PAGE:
How does the antenna complex stay efficient? The answer is incredible.

Richard Hildner and his colleagues studied the antenna complex of purple bacteria, single-celled organisms that perform photosynthesis.

Richard Hildner and his colleagues studied the antenna complex of purple bacteria, single-celled organisms that perform photosynthesis. Unlike plants and many other photosynthetic organisms, they do not produce oxygen as a byproduct of their photosynthesis, and they are generally considered to have very “simple” photosynthetic machinery. As Chandler, Hsin, and Gumbart of the University of Illinois write:

Among all photosynthetic organisms, purple bacteria are considered to have the oldest and simplest photosynthetic apparatus, making them ideal candidates for photosynthetic studies.

What Dr. Hildner and his colleagues found, however, was anything but “simple.” They found that the light-collecting antennae of purple bacteria exploit quantum coherence when they absorb a particle of light (which is called a photon). Because of this, the photon can essentially be everywhere in the antennae at once. What does this mean? It means that regardless of the current state of the antenna, the photon can explore all possible pathways in the absorption process. The most efficient pathway can then be chosen, regardless of how distorted or deformed the antenna might be! As the authors state:

…long-lived coherences contribute to the necessary robustness against external perturbations and disorder that are ubiquitous in biological systems at physiological temperatures. In this respect, the biological function of these complexes, light absorption and energy funneling toward the reaction center, is optimized for each individual aggregate, and long-lived quantum coherences herein play an important role.

Without exploiting quantum coherence, then, the photosynthesis of purple bacteria would not be as robust. It would vary depending on the specific external perturbations and disorder that happen to be occurring at the time.

Now think about this for a moment. Purple bacteria are supposed to have “simple” photosynthetic machinery. However, even this “simple” machinery is sophisticated enough to exploit quantum mechanics – an esoteric aspect of nature that even most scientists don’t understand. In fact, from an evolutionary point of view, purple bacteria were the first to evolve the process. Nevertheless, they use quantum mechanics!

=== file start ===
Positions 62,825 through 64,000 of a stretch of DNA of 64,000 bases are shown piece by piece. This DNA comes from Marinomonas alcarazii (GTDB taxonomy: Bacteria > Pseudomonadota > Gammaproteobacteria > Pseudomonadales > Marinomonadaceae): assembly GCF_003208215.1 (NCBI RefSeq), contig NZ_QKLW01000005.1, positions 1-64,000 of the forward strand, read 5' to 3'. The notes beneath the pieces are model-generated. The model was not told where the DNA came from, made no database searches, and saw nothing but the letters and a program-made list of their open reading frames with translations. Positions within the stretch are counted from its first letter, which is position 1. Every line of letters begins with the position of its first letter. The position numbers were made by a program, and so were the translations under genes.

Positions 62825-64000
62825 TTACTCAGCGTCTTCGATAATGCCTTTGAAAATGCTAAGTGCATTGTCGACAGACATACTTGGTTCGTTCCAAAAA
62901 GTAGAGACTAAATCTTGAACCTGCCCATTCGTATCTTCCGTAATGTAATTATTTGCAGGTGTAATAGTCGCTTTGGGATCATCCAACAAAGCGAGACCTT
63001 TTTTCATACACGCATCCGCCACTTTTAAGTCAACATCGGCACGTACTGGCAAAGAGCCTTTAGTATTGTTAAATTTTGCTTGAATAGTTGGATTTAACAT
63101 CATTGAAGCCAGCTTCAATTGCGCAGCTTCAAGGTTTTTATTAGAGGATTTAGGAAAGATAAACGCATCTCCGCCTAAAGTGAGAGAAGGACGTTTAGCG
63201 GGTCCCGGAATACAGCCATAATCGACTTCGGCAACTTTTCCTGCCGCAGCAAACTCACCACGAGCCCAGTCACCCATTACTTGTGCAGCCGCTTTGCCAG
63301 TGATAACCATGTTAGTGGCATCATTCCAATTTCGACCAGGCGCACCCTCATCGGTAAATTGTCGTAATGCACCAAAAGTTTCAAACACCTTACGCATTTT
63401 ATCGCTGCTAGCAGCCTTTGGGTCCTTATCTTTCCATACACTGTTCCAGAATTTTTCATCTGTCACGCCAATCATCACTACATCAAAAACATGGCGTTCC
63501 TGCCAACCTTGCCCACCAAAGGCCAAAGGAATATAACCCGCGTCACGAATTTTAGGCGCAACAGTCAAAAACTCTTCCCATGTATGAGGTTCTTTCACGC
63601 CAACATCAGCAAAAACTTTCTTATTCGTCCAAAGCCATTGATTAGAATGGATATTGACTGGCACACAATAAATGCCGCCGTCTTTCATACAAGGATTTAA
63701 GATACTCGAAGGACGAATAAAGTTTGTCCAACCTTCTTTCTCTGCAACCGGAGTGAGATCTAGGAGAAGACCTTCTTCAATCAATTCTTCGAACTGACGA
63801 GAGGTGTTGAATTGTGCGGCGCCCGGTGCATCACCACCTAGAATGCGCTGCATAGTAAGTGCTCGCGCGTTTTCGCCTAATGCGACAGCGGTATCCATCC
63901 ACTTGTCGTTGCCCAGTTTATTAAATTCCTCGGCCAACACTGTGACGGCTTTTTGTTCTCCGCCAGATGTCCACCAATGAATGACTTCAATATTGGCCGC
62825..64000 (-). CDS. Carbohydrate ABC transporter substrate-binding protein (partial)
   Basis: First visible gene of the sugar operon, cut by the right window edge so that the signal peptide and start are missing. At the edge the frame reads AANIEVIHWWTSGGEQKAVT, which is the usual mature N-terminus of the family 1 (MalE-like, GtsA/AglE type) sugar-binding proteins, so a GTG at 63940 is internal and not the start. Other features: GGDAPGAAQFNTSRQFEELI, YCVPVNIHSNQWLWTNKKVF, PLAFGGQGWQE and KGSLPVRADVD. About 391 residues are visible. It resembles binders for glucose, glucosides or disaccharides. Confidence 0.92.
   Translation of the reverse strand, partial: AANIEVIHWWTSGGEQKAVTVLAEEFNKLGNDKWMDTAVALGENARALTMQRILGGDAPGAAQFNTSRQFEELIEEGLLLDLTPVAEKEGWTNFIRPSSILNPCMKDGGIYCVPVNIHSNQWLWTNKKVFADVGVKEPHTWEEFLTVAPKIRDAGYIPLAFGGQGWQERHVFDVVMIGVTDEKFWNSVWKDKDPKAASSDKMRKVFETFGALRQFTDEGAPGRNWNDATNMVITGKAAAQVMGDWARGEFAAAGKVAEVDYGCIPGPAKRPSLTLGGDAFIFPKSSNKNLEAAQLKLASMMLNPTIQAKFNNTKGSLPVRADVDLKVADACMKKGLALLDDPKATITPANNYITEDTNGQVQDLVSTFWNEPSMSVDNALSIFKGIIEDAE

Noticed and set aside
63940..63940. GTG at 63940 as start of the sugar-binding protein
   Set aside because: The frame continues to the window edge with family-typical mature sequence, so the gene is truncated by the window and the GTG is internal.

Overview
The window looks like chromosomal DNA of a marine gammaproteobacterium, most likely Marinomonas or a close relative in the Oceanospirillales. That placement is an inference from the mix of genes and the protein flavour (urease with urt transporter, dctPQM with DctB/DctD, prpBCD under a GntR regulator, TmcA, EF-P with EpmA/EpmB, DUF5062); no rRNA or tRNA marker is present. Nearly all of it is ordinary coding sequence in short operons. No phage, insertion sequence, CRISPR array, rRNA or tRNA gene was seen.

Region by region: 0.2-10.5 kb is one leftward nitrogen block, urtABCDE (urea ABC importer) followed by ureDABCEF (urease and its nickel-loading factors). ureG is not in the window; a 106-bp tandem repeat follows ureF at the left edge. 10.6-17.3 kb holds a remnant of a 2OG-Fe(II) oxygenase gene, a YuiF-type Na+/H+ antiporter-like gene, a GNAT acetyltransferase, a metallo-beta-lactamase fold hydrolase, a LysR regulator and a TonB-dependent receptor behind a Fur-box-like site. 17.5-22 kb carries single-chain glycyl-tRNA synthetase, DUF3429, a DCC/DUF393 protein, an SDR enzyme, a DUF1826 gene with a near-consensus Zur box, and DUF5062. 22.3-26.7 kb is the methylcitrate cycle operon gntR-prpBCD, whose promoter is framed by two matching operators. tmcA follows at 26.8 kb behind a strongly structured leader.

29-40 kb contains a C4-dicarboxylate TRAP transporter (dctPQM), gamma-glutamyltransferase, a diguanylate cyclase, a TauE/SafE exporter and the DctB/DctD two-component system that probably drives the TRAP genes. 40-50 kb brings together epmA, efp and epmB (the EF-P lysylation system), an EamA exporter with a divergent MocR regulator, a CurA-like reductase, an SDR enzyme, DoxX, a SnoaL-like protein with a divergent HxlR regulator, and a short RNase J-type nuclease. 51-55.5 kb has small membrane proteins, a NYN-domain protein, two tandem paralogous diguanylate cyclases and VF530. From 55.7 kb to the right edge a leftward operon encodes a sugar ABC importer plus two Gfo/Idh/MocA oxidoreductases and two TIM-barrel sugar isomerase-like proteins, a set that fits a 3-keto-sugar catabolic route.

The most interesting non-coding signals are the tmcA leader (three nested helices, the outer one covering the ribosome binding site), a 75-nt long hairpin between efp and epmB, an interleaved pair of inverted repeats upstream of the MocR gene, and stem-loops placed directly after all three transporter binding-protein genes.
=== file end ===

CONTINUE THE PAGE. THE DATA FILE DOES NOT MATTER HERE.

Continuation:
Now, of course, it is always possible that earlier photosynthetic machinery in purple bacteria was simple and that evolution “tinkered” with the process for billions of years to come up with the ability to exploit quantum mechanics. However, there is no evidence for this. The fact is that the simplest, most “primitive” version of photosynthesis that currently exists in nature has already mastered quantum mechanics. As far as I’m concerned, this provides even more evidence that photosynthesis is the product of an Incredible Designer.

Non-classicality of the molecular vibrations assisting exciton energy transfer at room temperature

Light-gathering macromolecules in plant cells transfer energy by taking advantage of molecular vibrations whose physical descriptions have no equivalents in classical physics, according to the first unambiguous theoretical evidence of quantum effects in photosynthesis published today in the journal Nature Communications.

The majority of light-gathering macromolecules are composed of chromophores (responsible for the colour of molecules) attached to proteins, which carry out the first step of photosynthesis, capturing sunlight and transferring the associated energy highly efficiently.

Previous experiments suggest that energy is transferred in a wave-like manner, exploiting quantum phenomena, but crucially, a non-classical explanation could not be conclusively proved as the phenomena identified could equally be described using classical physics.

Often, to observe or exploit quantum mechanical phenomena systems need to be cooled to very low temperatures. This however does not seem to be the case in some biological systems, which display quantum properties even at ambient temperatures.

Now, a team at UCL have attempted to identify features in these biological systems which can only be predicted by quantum physics, and for which no classical analogues exist.

 We found that the properties of some of the chromophore vibrations that assist energy transfer during photosynthesis can never be described with classical laws, and moreover, this non-classical behaviour enhances the efficiency of the energy transfer.

Alexandra Olaya Castro

“Energy transfer in light-harvesting macromolecules is assisted by specific vibrational motions of the chromophores,” said Alexandra Olaya-Castro (UCL Physics & Astronomy), supervisor and co-author of the research. “We found that the properties of some of the chromophore vibrations that assist energy transfer during photosynthesis can never be described with classical laws, and moreover, this non-classical behaviour enhances the efficiency of the energy transfer.”

Molecular vibrations are periodic motions of the atoms in a molecule, like the motion of a mass attached to a spring.  When the energy of a collective vibration of two chromphores matches the energy difference between the electronic transitions of these chromophores a resonance occurs and efficient energy exchange between electronic and vibrational degrees of freedom takes place.